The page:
How has the coronavirus crisis has impacted the financial vertical? What has and will emerge is greater attention to savings thanks to financial strain and high unemployment. How should advertising efforts continue and what can we learn from the ’08 crisis? 

Predictions for the financial industry

According to Business Insider Intelligence’s research director Dan Van Dyke, coronavirus’s impact on the financial institutions will include: lending needs of (individuals and businesses) will heighten; more banks will temporarily suspend or amend loan repayment requirements and fees; falling interest rates will bring down down savings rates, but will also fuel a boom in mortgage and auto financing (eMarketer). 

As for other fintech sectors: funding totals will be down, stock market volatility will chill consumer investing and digitally-minded insurers will benefit from increased awareness and demand for their services (eMarketer).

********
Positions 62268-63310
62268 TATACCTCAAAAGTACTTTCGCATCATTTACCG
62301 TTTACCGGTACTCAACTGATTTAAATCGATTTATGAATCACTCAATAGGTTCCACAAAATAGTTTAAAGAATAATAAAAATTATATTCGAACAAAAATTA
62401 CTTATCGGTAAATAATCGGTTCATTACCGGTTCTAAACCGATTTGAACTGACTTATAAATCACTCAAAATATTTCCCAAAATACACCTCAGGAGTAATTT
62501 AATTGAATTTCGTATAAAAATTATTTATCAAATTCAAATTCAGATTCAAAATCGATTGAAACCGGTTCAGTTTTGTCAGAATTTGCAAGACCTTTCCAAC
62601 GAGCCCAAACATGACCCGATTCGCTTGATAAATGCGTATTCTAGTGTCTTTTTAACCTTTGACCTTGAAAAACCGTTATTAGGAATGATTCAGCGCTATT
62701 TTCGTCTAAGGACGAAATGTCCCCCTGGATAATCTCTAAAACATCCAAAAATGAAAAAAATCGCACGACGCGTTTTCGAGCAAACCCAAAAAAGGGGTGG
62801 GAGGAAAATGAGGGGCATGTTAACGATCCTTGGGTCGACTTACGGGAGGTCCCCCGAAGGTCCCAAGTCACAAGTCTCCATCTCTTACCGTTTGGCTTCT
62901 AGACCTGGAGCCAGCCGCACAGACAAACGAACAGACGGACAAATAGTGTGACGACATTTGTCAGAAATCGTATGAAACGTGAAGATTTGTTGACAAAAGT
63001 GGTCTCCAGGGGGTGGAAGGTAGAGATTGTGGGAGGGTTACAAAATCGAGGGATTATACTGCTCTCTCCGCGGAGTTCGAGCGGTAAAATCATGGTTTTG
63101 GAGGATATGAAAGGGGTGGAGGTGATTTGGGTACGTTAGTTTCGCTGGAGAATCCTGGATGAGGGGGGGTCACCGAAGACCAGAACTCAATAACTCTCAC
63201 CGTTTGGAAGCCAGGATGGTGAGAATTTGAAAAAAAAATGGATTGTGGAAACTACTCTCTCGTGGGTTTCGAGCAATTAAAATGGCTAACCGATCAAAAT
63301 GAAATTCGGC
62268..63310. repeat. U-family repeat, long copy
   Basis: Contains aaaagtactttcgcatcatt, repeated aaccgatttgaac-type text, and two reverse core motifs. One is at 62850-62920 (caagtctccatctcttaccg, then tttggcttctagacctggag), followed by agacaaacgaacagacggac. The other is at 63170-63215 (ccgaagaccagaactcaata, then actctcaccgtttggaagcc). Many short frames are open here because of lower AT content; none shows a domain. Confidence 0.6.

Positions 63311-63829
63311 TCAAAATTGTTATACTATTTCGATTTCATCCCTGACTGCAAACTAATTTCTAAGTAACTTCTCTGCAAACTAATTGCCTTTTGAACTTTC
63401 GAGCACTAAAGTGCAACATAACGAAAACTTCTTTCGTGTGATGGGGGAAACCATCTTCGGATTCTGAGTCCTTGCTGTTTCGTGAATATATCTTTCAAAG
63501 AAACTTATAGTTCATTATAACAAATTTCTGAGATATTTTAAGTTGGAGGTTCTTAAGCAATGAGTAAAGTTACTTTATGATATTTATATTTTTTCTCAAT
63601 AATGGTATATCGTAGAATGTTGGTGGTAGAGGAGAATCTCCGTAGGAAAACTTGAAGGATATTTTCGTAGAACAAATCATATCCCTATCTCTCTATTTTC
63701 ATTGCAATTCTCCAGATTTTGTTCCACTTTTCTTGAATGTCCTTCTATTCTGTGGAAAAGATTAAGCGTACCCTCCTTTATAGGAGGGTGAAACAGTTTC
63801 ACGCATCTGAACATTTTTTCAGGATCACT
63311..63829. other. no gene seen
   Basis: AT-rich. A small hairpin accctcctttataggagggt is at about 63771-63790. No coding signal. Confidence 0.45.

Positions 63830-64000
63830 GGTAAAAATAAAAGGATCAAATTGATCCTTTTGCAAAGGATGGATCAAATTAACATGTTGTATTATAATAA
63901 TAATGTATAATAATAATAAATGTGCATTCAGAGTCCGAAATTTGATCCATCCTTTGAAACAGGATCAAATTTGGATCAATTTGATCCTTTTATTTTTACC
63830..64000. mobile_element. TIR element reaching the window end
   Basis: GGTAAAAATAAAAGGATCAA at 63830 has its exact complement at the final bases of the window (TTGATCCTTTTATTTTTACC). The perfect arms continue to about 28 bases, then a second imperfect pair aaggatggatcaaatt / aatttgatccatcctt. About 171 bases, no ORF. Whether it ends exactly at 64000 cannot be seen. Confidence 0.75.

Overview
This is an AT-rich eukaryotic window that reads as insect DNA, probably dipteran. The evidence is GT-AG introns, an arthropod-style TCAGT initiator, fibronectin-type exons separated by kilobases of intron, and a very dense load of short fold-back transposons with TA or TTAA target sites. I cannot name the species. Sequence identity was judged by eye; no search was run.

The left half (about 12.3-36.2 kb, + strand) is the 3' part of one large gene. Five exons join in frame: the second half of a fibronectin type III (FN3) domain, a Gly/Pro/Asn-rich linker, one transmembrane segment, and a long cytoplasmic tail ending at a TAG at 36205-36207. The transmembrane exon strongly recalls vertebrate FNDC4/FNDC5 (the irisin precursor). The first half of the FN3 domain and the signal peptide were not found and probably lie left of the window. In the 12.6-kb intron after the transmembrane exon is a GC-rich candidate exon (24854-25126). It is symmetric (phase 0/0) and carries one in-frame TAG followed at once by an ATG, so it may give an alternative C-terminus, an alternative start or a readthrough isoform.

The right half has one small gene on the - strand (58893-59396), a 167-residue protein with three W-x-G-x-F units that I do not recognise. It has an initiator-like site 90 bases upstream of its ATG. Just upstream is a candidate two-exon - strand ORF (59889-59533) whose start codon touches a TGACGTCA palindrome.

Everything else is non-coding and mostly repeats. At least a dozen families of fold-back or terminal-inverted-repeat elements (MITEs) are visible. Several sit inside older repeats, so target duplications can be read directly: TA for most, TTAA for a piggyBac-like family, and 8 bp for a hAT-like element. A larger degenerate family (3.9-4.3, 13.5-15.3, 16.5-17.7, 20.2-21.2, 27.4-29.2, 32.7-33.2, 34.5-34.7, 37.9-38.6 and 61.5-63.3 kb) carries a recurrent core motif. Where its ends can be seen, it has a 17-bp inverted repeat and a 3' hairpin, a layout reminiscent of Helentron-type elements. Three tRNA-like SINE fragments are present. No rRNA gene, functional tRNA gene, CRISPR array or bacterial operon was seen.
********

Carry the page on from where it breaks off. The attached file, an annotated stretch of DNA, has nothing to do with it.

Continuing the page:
Mobile, online, and remote banking options will succeed

The financial services sector is currently facing challenges on multiple fronts: shelter-in-place and social distancing requirements mean that few customers are able to be served in a physical branches, putting additional strain on channels like telephone support, online and social media. (Econsultancy) Those well-equipped to handle remote/online banking will be well-prepared to weather the crisis, and fintech companies are well-placed to deal with digital demand and remote working requirements (Econsultancy). 

  • 29% of US internet users conduct mobile banking on a phone; 27% sometimes (eMarketer, February 2020)
  • 89% of adults in India consider banks an essential service (eMarketer, May 2020)

Young adults are especially worried about the financial impact

With unemployment rate now at a record 14.7% due to the crisis, consumers are rightfully worried about their personal financial situation, including keeping up with basic expenses. Studies show millennials are feeling more worried than their older cohorts. Several surveys support this notion: